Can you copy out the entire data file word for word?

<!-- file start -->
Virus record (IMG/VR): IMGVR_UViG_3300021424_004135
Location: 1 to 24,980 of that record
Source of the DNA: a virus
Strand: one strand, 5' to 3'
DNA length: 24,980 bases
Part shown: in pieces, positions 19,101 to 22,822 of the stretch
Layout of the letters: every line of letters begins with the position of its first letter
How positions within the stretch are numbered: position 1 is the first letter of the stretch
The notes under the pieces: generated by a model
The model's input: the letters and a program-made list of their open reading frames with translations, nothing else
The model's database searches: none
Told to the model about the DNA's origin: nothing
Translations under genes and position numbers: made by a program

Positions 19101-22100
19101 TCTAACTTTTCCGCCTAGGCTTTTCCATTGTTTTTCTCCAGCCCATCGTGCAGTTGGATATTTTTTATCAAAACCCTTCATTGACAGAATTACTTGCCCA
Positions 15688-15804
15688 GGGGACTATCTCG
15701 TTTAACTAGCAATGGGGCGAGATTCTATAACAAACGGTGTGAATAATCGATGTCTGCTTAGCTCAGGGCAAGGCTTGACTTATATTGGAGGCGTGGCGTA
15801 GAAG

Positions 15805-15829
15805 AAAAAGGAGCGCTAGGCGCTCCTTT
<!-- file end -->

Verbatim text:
Virus record (IMG/VR): IMGVR_UViG_3300021424_004135
Location: 1 to 24,980 of that record
Source of the DNA: a virus
Strand: one strand, 5' to 3'
DNA length: 24,980 bases
Part shown: in pieces, positions 19,101 to 22,822 of the stretch
Layout of the letters: every line of letters begins with the position of its first letter
How positions within the stretch are numbered: position 1 is the first letter of the stretch
The notes under the pieces: generated by a model
The model's input: the letters and a program-made list of their open reading frames with translations, nothing else
The model's database searches: none
Told to the model about the DNA's origin: nothing
Translations under genes and position numbers: made by a program

Positions 19101-22100
19101 TCTAACTTTTCCGCCTAGGCTTTTCCATTGTTTTTCTCCAGCCCATCGTGCAGTTGGATATTTTTTATCAAAACCCTTCATTGACAGAATTACTTGCCCA
Positions 15688-15804
15688 GGGGACTATCTCG
15701 TTTAACTAGCAATGGGGCGAGATTCTATAACAAACGGTGTGAATAATCGATGTCTGCTTAGCTCAGGGCAAGGCTTGACTTATATTGGAGGCGTGGCGTA
15801 GAAG

Positions 15805-15829
15805 AAAAAGGAGCGCTAGGCGCTCCTTT